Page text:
by Robert Fisk in Baghdad
The aftermath of battle was everywhere. Burning trucks and armoured personnel carriers, overturned Iraqi field guns, craters and blackened palm trees and, right in the middle of the motorway, just to the right of a cloverleaf interchange, the unmistakable hulk of an American Abrams M1A1 battle tank, barrel pointing impotently towards the highway, its turret a platform for grinning Iraqi soldiers. There were five other US tanks destroyed, the Iraqi Minister of Information insisted later. So, to the Iraqis who drove through the streets of Baghdad, firing their automatic weapons into the air in joy, t'was a famous victory.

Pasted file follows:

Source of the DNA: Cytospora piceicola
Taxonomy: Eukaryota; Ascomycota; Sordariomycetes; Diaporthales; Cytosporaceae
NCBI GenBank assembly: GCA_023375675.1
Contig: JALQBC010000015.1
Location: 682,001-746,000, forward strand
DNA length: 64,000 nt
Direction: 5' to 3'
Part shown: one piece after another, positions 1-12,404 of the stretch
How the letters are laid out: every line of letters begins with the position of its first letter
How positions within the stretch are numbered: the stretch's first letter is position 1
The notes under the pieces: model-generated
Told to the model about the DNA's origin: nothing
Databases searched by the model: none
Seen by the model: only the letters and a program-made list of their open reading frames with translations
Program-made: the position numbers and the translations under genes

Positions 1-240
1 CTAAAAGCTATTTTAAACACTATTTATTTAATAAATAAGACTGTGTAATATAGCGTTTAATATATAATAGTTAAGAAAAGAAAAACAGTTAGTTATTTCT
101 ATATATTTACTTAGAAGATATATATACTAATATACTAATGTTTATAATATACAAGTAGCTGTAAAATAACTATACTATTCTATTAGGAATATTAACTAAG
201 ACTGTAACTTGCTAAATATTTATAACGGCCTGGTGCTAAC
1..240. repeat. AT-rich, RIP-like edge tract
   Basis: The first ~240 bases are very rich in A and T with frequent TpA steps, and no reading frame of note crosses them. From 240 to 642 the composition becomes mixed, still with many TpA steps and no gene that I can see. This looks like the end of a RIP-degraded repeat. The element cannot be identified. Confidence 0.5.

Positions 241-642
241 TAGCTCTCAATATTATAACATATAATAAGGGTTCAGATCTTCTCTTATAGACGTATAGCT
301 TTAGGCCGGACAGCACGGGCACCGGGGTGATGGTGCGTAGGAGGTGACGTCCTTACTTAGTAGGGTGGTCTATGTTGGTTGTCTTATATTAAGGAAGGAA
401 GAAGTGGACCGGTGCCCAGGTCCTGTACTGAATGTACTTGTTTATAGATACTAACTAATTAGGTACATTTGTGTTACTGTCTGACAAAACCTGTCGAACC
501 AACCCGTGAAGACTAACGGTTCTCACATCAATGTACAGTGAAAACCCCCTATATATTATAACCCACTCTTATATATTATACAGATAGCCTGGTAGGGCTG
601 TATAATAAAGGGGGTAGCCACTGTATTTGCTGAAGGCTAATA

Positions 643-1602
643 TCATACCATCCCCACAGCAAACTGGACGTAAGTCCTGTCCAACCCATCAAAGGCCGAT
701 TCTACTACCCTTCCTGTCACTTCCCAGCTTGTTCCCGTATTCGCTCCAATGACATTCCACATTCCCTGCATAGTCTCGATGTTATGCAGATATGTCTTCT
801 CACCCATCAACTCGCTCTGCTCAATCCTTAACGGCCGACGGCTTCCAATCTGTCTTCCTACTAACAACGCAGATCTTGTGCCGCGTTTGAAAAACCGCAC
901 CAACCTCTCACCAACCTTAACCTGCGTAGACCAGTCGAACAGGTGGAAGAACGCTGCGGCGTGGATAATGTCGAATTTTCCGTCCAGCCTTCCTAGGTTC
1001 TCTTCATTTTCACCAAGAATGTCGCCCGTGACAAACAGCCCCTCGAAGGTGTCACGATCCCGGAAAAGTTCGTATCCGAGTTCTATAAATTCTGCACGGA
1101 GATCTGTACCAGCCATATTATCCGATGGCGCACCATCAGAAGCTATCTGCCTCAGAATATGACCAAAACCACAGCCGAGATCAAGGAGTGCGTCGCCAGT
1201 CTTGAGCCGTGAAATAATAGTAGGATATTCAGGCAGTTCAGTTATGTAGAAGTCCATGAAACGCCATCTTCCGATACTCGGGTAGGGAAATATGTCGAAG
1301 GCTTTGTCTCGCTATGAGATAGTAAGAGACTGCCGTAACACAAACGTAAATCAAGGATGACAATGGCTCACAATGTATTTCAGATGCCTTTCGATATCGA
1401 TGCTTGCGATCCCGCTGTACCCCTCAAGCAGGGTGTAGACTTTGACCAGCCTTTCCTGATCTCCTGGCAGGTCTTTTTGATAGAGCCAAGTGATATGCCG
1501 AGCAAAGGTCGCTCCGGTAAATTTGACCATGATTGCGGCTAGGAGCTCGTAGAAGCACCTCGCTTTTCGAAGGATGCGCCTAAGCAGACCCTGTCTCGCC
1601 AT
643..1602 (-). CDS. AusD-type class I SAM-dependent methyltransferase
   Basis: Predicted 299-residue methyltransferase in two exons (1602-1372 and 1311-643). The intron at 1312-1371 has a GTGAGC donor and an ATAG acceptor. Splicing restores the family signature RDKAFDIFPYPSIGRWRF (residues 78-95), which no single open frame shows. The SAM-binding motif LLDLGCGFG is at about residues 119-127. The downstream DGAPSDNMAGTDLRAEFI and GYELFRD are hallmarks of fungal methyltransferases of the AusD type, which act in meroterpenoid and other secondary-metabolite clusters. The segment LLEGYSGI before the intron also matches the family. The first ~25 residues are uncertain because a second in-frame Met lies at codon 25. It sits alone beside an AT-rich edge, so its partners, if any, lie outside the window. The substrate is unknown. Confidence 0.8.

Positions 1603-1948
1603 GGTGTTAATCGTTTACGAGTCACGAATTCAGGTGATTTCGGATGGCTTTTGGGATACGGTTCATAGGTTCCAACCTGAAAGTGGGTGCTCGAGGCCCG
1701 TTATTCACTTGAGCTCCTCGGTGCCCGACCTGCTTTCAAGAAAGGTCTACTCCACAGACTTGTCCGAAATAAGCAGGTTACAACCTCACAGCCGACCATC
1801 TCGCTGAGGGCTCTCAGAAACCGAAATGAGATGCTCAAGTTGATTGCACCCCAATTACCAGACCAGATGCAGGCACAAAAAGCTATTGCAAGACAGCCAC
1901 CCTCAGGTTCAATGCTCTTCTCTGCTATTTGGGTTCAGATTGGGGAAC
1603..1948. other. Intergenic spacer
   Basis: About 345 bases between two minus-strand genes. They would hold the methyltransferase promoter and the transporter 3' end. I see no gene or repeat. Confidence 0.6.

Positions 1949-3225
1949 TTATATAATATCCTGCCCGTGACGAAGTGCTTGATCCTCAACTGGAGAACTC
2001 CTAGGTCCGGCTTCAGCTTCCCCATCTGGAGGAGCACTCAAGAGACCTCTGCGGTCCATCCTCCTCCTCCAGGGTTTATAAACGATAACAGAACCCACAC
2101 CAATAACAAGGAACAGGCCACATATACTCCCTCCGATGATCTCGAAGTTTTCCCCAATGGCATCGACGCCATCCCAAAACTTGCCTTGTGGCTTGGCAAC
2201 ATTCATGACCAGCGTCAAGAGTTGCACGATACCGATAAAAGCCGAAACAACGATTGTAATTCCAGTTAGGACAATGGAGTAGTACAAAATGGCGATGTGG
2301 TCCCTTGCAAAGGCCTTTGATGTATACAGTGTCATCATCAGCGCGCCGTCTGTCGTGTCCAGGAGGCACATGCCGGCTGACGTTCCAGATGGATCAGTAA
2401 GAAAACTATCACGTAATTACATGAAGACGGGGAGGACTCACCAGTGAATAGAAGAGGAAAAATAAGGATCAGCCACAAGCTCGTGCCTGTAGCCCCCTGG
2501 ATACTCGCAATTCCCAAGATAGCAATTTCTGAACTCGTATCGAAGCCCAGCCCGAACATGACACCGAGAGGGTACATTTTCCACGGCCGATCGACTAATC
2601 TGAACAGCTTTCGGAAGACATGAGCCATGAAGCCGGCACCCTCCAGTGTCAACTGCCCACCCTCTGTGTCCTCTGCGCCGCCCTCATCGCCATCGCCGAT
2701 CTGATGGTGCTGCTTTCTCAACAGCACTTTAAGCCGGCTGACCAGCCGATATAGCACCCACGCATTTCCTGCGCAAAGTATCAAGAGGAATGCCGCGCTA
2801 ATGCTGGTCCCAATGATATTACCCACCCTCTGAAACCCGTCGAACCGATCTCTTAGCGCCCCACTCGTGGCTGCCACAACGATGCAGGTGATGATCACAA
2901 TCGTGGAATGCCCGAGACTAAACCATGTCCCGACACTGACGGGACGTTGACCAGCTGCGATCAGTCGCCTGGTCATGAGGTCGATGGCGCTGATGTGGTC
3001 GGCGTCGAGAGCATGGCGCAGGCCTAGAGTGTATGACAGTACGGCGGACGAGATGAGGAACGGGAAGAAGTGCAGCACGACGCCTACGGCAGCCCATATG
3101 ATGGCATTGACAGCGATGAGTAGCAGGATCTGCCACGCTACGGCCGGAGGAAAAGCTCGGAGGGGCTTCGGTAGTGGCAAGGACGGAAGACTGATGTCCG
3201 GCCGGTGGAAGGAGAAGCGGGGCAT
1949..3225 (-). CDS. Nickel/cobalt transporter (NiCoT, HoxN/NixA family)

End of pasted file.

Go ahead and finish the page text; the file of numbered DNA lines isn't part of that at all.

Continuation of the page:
And one with a heavy price to be paid in blood and life. By the time I turned up yesterday, the more obvious and terrible detritus of battle – the corpses and the blood and vomit – had been cleared away, but the Iraqi army and the Pentagon did their best to cloak this little killing field with lies. Two thousand Iraqis killed, crowed the Pentagon. Fifty Americans killed, boasted the Iraqis, rather more modestly. Both sides admitted "casualties" and it must be for the reader to judge what these might have been.
A 106mm Iraqi anti-tank gun, three armoured personnel carriers, again Iraqi, and more than 25 military trucks and Katyusha launchers, yes, once more Iraqi, were scattered in burning embers on the plains of dust and earth around the motorway just seven miles from the centre of Baghdad.
Even as I clambered over this mass of tortured and still red-hot metal, the American pilots came back, their invisible jets howling through the air above the battlefield. Then there was the American tank.